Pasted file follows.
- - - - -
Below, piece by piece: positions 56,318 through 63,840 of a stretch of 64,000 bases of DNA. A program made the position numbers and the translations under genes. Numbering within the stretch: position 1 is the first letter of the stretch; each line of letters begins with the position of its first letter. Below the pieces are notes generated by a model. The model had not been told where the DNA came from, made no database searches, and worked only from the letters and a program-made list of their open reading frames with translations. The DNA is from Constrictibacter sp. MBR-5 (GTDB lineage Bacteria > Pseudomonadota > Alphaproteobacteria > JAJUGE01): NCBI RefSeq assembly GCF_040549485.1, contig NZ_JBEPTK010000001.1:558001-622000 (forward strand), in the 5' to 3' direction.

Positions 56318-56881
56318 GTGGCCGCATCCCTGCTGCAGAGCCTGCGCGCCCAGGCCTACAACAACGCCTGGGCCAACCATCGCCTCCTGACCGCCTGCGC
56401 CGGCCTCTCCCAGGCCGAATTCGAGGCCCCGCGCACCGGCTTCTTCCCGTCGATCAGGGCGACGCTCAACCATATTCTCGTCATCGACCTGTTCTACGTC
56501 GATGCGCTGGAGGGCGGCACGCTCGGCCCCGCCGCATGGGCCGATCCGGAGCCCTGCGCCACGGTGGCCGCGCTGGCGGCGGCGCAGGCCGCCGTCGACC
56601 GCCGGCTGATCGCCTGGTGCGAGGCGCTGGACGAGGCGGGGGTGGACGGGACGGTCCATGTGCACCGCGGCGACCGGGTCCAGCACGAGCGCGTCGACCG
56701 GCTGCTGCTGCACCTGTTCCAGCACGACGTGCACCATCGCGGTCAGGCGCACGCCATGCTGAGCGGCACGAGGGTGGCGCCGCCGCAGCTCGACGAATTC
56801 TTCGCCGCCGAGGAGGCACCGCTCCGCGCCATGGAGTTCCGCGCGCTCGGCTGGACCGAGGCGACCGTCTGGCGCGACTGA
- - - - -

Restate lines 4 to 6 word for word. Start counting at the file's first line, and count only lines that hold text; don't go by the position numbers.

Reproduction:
56401 CGGCCTCTCCCAGGCCGAATTCGAGGCCCCGCGCACCGGCTTCTTCCCGTCGATCAGGGCGACGCTCAACCATATTCTCGTCATCGACCTGTTCTACGTC
56501 GATGCGCTGGAGGGCGGCACGCTCGGCCCCGCCGCATGGGCCGATCCGGAGCCCTGCGCCACGGTGGCCGCGCTGGCGGCGGCGCAGGCCGCCGTCGACC
56601 GCCGGCTGATCGCCTGGTGCGAGGCGCTGGACGAGGCGGGGGTGGACGGGACGGTCCATGTGCACCGCGGCGACCGGGTCCAGCACGAGCGCGTCGACCG